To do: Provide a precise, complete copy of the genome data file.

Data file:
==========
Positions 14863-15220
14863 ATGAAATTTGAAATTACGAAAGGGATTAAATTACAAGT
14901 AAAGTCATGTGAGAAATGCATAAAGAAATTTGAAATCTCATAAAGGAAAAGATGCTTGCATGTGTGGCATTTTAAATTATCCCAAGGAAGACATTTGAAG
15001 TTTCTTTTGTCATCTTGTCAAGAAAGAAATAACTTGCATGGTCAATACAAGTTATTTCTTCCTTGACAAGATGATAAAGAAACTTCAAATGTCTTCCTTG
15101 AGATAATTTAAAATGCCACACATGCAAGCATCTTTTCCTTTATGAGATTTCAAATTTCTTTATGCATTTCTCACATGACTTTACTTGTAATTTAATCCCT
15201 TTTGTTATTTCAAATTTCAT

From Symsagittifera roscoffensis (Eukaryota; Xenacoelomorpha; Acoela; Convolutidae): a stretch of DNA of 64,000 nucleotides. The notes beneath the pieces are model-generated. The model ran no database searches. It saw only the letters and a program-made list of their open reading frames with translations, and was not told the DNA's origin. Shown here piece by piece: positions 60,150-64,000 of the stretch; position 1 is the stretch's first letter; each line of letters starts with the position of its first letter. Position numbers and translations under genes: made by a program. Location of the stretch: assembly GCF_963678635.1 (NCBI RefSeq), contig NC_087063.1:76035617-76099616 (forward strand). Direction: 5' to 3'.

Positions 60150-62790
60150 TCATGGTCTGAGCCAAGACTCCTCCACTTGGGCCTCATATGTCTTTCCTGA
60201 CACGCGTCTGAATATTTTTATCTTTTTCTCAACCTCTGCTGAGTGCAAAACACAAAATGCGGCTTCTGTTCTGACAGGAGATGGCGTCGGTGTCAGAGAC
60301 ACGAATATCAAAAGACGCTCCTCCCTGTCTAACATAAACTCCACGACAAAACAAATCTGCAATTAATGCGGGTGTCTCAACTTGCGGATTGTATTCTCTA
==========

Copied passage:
Positions 14863-15220
14863 ATGAAATTTGAAATTACGAAAGGGATTAAATTACAAGT
14901 AAAGTCATGTGAGAAATGCATAAAGAAATTTGAAATCTCATAAAGGAAAAGATGCTTGCATGTGTGGCATTTTAAATTATCCCAAGGAAGACATTTGAAG
15001 TTTCTTTTGTCATCTTGTCAAGAAAGAAATAACTTGCATGGTCAATACAAGTTATTTCTTCCTTGACAAGATGATAAAGAAACTTCAAATGTCTTCCTTG
15101 AGATAATTTAAAATGCCACACATGCAAGCATCTTTTCCTTTATGAGATTTCAAATTTCTTTATGCATTTCTCACATGACTTTACTTGTAATTTAATCCCT
15201 TTTGTTATTTCAAATTTCAT

From Symsagittifera roscoffensis (Eukaryota; Xenacoelomorpha; Acoela; Convolutidae): a stretch of DNA of 64,000 nucleotides. The notes beneath the pieces are model-generated. The model ran no database searches. It saw only the letters and a program-made list of their open reading frames with translations, and was not told the DNA's origin. Shown here piece by piece: positions 60,150-64,000 of the stretch; position 1 is the stretch's first letter; each line of letters starts with the position of its first letter. Position numbers and translations under genes: made by a program. Location of the stretch: assembly GCF_963678635.1 (NCBI RefSeq), contig NC_087063.1:76035617-76099616 (forward strand). Direction: 5' to 3'.

Positions 60150-62790
60150 TCATGGTCTGAGCCAAGACTCCTCCACTTGGGCCTCATATGTCTTTCCTGA
60201 CACGCGTCTGAATATTTTTATCTTTTTCTCAACCTCTGCTGAGTGCAAAACACAAAATGCGGCTTCTGTTCTGACAGGAGATGGCGTCGGTGTCAGAGAC
60301 ACGAATATCAAAAGACGCTCCTCCCTGTCTAACATAAACTCCACGACAAAACAAATCTGCAATTAATGCGGGTGTCTCAACTTGCGGATTGTATTCTCTA